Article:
In May, Doughty was excused from the Redskins' final practice of minicamp because Micah had a high temperature. Micah has improved so much in the last few weeks that "he's playing with other kids now," Doughty said. "My niece and nephew, my brother's whole family is here, and this is first time since he got the transplant that he's with another child.
"It's been three months now [since the transplant]. As long as the kids aren't sick, and we know who they are, it's okay. He's having a blast."
Doughty, a sixth-round draft pick in 2006, has emerged as a key player for the Redskins while coping with his Micah's health issues. Micah was born nearly six weeks prematurely and had experienced chronic kidney failure, which required him to take a variety of medication and undergo dialysis each night at the Doughtys' home. With Micah doing so well, Doughty, considered one of the hardest workers on the team, has taken a leadership role in workouts that end tomorrow.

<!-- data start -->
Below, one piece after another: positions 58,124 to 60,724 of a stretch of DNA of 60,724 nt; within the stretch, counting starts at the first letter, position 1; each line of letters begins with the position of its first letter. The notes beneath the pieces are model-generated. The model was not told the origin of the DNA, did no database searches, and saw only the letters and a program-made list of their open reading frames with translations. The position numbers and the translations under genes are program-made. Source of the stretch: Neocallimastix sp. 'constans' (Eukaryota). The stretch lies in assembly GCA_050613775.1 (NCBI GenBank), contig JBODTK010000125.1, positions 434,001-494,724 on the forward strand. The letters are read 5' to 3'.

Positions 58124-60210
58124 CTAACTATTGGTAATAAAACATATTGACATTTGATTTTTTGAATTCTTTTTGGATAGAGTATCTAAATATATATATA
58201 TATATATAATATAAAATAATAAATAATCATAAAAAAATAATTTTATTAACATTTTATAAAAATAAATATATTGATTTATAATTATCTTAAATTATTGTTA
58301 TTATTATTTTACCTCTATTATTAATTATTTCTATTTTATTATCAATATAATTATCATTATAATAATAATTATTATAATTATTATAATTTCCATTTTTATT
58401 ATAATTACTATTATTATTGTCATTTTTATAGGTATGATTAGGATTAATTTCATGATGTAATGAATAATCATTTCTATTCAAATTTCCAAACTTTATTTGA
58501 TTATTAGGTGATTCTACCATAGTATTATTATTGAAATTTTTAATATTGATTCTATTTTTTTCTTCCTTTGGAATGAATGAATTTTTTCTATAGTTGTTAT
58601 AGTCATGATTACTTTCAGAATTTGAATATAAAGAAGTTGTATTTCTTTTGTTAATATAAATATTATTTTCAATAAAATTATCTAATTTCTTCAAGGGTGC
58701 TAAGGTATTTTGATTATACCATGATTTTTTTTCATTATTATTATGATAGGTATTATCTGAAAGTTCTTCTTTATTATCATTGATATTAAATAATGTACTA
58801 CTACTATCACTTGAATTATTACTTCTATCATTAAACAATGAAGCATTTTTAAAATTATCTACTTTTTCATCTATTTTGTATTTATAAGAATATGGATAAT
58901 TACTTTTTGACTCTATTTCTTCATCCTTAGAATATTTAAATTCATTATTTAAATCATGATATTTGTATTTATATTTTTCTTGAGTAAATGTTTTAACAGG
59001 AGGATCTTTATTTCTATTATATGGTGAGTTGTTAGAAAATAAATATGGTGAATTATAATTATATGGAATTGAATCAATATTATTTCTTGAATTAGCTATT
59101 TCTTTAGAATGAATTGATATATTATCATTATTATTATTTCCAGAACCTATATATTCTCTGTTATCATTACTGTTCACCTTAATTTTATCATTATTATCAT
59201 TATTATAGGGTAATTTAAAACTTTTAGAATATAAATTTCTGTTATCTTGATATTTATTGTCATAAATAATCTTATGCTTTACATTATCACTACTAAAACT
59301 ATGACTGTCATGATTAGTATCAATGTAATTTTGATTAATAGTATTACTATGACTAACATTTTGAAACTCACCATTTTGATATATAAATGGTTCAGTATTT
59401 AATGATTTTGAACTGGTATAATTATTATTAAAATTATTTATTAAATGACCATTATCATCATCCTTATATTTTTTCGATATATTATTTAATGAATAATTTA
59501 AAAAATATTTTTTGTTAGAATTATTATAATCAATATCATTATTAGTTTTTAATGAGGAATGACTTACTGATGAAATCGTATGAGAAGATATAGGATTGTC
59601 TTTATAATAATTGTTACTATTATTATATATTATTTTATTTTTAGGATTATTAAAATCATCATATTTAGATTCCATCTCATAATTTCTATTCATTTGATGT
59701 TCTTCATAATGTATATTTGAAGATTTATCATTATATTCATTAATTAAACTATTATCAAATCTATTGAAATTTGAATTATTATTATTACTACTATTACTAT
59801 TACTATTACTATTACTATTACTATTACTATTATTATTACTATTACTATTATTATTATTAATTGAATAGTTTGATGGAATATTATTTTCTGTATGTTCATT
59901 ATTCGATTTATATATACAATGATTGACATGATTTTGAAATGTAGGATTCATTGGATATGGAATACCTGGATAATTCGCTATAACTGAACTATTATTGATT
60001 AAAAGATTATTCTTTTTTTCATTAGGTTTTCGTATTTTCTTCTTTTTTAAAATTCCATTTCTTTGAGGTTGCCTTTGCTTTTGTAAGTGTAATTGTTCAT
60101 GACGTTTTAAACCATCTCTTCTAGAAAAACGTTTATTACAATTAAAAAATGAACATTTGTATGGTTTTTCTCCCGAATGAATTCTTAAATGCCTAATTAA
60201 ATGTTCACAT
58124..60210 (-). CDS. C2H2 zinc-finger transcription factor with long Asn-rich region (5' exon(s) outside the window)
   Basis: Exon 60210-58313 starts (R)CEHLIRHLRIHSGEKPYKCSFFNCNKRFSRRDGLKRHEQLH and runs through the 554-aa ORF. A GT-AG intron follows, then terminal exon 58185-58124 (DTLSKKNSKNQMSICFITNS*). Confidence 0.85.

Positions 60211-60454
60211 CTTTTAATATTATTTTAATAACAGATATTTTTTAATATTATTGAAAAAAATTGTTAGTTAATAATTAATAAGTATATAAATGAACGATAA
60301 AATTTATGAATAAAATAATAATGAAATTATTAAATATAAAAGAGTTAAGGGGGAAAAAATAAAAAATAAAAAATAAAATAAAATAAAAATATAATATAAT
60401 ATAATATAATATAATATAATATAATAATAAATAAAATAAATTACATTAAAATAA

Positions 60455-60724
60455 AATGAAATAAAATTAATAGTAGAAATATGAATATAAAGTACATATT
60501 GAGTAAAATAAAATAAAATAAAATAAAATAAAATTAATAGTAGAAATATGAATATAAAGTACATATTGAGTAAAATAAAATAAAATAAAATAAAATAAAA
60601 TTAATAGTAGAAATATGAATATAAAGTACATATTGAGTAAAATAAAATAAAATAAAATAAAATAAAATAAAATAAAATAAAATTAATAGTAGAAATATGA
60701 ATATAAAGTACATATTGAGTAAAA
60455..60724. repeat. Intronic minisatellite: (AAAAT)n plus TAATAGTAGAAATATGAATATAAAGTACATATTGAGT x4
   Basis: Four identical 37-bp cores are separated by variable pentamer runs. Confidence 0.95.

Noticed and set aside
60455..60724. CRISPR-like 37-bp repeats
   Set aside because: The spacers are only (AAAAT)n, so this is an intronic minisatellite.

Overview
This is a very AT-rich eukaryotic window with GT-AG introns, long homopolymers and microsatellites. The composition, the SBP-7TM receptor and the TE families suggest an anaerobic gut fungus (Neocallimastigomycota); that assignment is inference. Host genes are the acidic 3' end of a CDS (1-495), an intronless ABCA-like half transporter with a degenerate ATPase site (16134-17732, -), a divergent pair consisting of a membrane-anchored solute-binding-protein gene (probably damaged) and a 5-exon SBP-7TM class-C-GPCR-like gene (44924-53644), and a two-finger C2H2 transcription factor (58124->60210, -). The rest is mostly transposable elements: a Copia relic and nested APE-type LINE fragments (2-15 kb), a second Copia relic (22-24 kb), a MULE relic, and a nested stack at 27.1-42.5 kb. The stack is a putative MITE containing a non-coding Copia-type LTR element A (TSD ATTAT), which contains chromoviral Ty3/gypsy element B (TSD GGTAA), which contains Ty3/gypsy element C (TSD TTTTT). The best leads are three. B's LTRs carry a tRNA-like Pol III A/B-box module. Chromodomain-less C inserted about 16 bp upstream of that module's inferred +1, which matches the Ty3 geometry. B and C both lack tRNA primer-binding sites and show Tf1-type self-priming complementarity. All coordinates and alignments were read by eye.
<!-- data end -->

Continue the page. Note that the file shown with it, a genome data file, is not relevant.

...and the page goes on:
"He's definitely one of the guys that I look to," defensive lineman Lorenzo Alexander said recently. "He just goes out there and tries to do it the right way."
The Redskins have told the agents for several draft picks that they expect to exchange initial contract proposals as soon as next week, according to league sources. With 10 draft picks to sign and a roster that is at the limit of 80 signed players, the team will have to make a series of cuts as picks sign. The team has told the agents they want to complete this final series of organized team activities -- which end tomorrow -- and evaluate the roster before beginning contract talks. The 80-man offseason roster limit is a new wrinkle, and with the dissolution of NFL Europe (and those roster exemptions) teams must make tough decisions about the roster much earlier than in the past.